July 9, 2018 - 4:45pm
Campus partners with School District 79 to offer the Education Assistant and Community Support certificate program in Duncan
From classrooms to community settings, there’s a greater need for people trained to work with children, youth and adults with diverse needs.
This need is acutely felt by School District 79 (Cowichan Valley), which continues to recruit qualified and skilled educational assistants to support students with diverse needs in the classroom. Last year, there were positions going unfilled for months, says Larry Mattin, the District’s Principal of Careers and Dual Credit. While some of these positions were specialized in nature, the need for more skilled education assistants in the district is apparent.
“We have a huge need for education assistants because of our increasing student population, which brings an increase in diverse needs,” he says. “We always want to make sure our students have the additional supports they need, and having a strong pool of education assistants who are ready and able to work with our learners will help us provide that support.”
That’s when the district turned to Vancouver Island University’s (VIU’s) Cowichan Campus for help. Mattin knew that VIU’s Nanaimo Campus offered the Education Assistant and Community Support (EACS) certificate program; he worked with Keith Chicquen, VIU Cowichan’s Instructional Director, to bring it to Cowichan. Once word got out, the cohort quickly filled via word-of-mouth, with a long wait list. Students started in January and will finish in August – just in time to start work in September.
“Our role is to serve the needs of the community and so we figured out a way to put the program together after the district came to us,” explains Chicquen.
The EACS program teaches students how to work with children and adults with mental, physical or emotional conditions. For students like Ashley Affleck, a dual-credit student from Frances Kelsey Secondary School, having the program so close to home and available to high school students through the dual-credit program has made all the difference.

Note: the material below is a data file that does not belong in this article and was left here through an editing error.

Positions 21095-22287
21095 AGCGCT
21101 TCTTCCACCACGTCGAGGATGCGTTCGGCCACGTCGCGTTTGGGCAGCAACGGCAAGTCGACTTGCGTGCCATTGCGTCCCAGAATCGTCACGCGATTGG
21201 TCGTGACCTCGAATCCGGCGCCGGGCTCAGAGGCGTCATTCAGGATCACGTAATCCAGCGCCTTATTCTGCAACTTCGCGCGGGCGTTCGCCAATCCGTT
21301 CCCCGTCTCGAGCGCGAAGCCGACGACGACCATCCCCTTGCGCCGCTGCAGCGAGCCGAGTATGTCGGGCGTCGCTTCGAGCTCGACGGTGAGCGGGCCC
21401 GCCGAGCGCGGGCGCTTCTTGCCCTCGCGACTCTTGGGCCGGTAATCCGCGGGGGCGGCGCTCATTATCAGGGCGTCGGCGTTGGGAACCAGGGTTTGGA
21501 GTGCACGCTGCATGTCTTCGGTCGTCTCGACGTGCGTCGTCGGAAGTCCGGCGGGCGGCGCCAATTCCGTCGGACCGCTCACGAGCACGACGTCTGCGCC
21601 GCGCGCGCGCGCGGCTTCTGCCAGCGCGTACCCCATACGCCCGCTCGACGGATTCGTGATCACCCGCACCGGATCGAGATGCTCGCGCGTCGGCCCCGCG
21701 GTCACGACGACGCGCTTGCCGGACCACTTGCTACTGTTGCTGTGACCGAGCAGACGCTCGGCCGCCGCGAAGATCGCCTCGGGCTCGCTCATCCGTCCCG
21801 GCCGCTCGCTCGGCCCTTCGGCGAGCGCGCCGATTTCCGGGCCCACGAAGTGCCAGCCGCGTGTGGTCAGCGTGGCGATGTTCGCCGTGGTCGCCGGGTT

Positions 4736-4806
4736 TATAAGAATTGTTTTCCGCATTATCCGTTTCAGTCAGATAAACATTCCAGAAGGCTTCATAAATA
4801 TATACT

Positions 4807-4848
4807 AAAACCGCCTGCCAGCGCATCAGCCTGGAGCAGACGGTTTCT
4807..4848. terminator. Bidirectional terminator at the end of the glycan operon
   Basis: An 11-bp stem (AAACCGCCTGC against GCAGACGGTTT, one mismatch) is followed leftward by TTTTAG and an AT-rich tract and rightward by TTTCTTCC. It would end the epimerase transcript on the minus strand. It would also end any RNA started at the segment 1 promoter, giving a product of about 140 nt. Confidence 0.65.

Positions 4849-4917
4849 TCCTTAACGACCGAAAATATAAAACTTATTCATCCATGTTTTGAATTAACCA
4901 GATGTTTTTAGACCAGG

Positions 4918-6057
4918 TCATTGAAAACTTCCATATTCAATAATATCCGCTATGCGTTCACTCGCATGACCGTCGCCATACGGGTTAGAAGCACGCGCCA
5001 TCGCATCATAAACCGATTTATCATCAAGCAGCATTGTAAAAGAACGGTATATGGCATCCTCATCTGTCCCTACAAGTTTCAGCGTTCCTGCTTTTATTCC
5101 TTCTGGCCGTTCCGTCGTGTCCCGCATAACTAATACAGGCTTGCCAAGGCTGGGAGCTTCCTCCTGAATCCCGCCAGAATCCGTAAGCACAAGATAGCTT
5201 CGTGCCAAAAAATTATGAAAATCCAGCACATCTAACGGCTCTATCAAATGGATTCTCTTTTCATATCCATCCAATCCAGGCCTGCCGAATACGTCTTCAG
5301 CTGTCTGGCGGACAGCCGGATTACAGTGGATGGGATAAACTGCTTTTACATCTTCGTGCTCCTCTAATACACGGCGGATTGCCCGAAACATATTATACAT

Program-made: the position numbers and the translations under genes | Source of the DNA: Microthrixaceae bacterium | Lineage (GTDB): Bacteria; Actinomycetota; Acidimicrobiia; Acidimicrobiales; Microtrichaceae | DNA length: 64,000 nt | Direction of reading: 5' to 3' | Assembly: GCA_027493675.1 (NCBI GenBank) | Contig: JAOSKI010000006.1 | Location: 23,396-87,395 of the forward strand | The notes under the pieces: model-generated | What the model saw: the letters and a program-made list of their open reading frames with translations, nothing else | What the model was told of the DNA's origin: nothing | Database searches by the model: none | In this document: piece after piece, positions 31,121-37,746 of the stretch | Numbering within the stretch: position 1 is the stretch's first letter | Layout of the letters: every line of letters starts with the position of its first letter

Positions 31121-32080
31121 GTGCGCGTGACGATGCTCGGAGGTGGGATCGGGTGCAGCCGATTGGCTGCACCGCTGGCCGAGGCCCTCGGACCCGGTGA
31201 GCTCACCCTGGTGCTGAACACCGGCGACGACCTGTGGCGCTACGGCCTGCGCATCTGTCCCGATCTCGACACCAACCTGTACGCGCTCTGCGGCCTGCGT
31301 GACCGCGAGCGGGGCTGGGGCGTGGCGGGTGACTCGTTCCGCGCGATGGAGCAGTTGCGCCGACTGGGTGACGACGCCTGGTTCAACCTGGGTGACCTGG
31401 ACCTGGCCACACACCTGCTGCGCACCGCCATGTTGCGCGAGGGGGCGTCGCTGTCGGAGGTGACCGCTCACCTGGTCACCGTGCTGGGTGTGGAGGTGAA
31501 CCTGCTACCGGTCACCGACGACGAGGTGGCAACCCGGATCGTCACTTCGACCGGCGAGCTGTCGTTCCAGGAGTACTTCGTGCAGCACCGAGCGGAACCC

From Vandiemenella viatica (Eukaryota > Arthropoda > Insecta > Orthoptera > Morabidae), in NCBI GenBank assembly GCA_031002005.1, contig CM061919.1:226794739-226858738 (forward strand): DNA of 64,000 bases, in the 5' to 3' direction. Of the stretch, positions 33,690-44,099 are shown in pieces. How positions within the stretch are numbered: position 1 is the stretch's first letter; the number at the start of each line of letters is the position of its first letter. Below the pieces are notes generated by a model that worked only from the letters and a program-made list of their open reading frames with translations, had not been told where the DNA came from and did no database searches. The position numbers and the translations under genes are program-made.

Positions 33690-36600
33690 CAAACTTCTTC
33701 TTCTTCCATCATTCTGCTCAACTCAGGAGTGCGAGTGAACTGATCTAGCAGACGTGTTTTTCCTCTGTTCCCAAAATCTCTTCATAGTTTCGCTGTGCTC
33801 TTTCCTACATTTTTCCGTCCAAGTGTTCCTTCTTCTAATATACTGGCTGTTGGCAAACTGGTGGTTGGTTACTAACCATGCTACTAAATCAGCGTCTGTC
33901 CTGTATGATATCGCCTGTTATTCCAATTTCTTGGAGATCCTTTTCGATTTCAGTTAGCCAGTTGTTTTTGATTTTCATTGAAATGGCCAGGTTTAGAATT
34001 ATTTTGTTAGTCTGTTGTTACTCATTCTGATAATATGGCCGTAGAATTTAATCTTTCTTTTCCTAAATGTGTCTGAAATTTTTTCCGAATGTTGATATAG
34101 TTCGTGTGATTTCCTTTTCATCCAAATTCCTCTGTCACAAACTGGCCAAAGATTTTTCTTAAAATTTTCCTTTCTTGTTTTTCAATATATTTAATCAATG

“I live in Lake Cowichan, so I would have had to move to Nanaimo,” she says. “I want to help children of all abilities access knowledge. I’m sure I’m going to find work here that I love.”
A unique feature of the Cowichan delivery model is that students take all of their classes on Fridays and Saturdays, which allows them to work and manage family obligations better. This option is the only way Pam Dobbs, a mother of two who has worked as a Certified Dental Assistant for almost 25 years, is able to take the program.
“I’m able to work, be a mom and manage school all in the same week,” she says. “I have one child with autism and ADHD and another with anxiety disorder, so I understand the need for these types of positions. For me this could be a stepping stone towards working as an occupational therapist or behaviour interventionist one day.”
Leif Rasmussen, Co-Chair of the EACS Program, says many of his students ladder into other programs at VIU. The program gives students 30 credits of first-year university courses, which are commonly used towards child and youth care, social work, education and disabilities studies programs.
“It’s an in-demand program – people generally walk out of the classroom and directly into jobs,” he says. “There’s no shortage of work in this area.”
The school district holds the entire contract for the Cowichan program, and is able to fund its own students to take the program through dual credit, a program that allows high school students to take university courses and have the credits count towards both high school graduation and university. Adults who want to take the program are charged a fee by the district to recoup costs.
Mattin says there are 12 dual-credit and 24 adults in the program, which started in January. Due to the wait list, the district has opened up another cohort in September, which is already full.
All students will participate in a three-week practicum with the district and those who do well will likely be offered jobs, he says. Those who prefer can choose to work in community instead, where there is also demand for trained community support workers.
“We are helping these students find a career path,” he says. “In the end, this program is going to change lives.”
To learn more about the program, visit EACS.
Jenn McGarrigle, Communications Officer, Vancouver Island University